The value of milk in New Zealand can be improved by altering its composition by genetic means (crossbreeding, selection, and biotechnology). Breed changes and crossbreeding influence the value of milk, but the choice of breed is usually dominated by attributes other than milk composition. Responses to within-breed selection are influenced by the emphasis placed on milk components relative to other animal attributes. The relative economic emphasis among the traits in the objective, and the genetic and environmental relationships between measured performance attributes will influence the rate of progress in milk quality, milk value and farm profit. Transgenic modification of the bovine genome offers the possibility of quantum shifts in milk characteristics but requires further research, education and testing in order to gain consumer acceptance. The manufacture of high-value dairy products for specific markets will likely require the segregation of milks from different farms. The long-term nature of genetic improvement dictates that today`s vision shared by producers, processors and AB companies must be in concert with future needs of consumers if real opportunities are to be realised.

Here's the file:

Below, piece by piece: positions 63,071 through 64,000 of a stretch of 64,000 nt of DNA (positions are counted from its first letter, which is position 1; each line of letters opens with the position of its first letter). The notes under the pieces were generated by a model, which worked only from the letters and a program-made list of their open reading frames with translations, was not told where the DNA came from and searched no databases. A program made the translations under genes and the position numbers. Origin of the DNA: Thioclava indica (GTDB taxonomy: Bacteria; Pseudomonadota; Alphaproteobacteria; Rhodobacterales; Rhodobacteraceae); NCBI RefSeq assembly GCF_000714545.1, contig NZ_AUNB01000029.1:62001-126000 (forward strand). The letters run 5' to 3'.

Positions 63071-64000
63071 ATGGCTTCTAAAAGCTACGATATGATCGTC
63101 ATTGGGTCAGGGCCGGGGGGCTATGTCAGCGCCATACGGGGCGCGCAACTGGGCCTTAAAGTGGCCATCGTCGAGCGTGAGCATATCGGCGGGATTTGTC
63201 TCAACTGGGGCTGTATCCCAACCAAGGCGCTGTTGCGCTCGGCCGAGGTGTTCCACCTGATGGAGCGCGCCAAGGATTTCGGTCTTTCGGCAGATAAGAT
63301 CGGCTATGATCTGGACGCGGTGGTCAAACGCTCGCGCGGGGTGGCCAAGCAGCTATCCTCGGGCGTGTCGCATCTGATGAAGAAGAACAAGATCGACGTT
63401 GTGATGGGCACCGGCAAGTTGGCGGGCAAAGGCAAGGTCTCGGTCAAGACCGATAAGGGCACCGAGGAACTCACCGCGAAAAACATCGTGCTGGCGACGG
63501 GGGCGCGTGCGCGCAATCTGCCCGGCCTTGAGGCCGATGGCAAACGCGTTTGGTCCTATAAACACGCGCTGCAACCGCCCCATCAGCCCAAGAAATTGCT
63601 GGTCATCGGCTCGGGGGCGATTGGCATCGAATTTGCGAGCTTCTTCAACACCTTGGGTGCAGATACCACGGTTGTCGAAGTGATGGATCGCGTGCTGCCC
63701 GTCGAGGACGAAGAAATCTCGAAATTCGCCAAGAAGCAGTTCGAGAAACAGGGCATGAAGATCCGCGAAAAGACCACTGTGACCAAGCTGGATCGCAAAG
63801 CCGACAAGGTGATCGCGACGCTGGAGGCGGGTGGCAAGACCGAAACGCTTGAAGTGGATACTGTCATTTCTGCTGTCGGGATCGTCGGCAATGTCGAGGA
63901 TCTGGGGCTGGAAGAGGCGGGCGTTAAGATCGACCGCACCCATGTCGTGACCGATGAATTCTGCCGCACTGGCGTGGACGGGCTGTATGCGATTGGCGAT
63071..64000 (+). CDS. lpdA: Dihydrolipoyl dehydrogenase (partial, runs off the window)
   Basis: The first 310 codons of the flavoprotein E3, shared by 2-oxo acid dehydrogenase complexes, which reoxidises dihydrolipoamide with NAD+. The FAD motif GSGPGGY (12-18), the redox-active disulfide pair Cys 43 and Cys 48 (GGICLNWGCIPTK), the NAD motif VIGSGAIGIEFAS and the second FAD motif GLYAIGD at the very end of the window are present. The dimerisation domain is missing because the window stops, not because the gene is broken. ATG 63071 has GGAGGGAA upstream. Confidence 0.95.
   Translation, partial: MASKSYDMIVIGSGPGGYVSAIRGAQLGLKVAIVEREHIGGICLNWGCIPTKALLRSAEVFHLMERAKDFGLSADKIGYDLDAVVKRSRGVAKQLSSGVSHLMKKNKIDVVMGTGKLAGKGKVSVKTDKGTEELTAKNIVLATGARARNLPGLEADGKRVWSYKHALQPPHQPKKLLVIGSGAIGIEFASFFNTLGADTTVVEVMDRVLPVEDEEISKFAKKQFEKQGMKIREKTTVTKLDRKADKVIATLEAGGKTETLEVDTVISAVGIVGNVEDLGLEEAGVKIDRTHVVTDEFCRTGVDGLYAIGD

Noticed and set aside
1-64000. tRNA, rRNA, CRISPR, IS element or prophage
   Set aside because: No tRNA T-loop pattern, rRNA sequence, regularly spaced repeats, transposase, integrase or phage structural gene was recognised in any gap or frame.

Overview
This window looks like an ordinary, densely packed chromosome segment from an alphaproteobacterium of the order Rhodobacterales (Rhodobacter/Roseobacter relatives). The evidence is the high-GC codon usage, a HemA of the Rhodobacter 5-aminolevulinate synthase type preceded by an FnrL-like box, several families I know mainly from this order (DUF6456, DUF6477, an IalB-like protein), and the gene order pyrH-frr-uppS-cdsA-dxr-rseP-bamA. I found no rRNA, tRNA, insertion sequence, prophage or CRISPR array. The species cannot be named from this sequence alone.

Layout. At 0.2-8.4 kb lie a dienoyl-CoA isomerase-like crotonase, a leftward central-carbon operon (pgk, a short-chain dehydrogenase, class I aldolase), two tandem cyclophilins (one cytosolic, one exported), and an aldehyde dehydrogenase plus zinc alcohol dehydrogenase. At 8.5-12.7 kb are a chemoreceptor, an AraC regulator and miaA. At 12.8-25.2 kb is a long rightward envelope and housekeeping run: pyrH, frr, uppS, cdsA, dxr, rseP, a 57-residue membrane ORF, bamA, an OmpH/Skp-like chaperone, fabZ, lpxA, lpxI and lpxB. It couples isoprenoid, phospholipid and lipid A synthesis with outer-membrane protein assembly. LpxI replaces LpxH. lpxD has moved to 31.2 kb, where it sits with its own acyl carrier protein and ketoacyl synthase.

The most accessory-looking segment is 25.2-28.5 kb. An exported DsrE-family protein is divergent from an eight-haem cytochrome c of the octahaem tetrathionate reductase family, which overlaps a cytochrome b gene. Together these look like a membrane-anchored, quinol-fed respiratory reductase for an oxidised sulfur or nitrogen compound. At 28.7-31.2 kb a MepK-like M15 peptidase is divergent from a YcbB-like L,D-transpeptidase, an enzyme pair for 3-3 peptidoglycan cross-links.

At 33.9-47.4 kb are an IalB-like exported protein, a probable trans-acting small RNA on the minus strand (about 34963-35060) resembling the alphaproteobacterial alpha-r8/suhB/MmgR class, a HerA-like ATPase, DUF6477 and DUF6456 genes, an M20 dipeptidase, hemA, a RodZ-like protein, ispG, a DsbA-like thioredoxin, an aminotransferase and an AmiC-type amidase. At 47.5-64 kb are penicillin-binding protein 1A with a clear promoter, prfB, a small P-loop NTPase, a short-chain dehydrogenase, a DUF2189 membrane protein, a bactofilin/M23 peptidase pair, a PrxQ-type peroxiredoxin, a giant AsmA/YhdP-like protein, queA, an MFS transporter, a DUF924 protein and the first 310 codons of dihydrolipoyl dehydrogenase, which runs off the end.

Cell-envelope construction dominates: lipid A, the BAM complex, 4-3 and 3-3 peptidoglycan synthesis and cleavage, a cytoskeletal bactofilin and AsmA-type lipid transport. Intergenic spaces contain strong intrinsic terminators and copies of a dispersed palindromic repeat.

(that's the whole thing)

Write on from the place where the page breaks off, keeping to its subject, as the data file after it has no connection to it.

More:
Proceedings of the New Zealand Society of Animal Production, Volume 62, Palmerston North, 90-94, 2002
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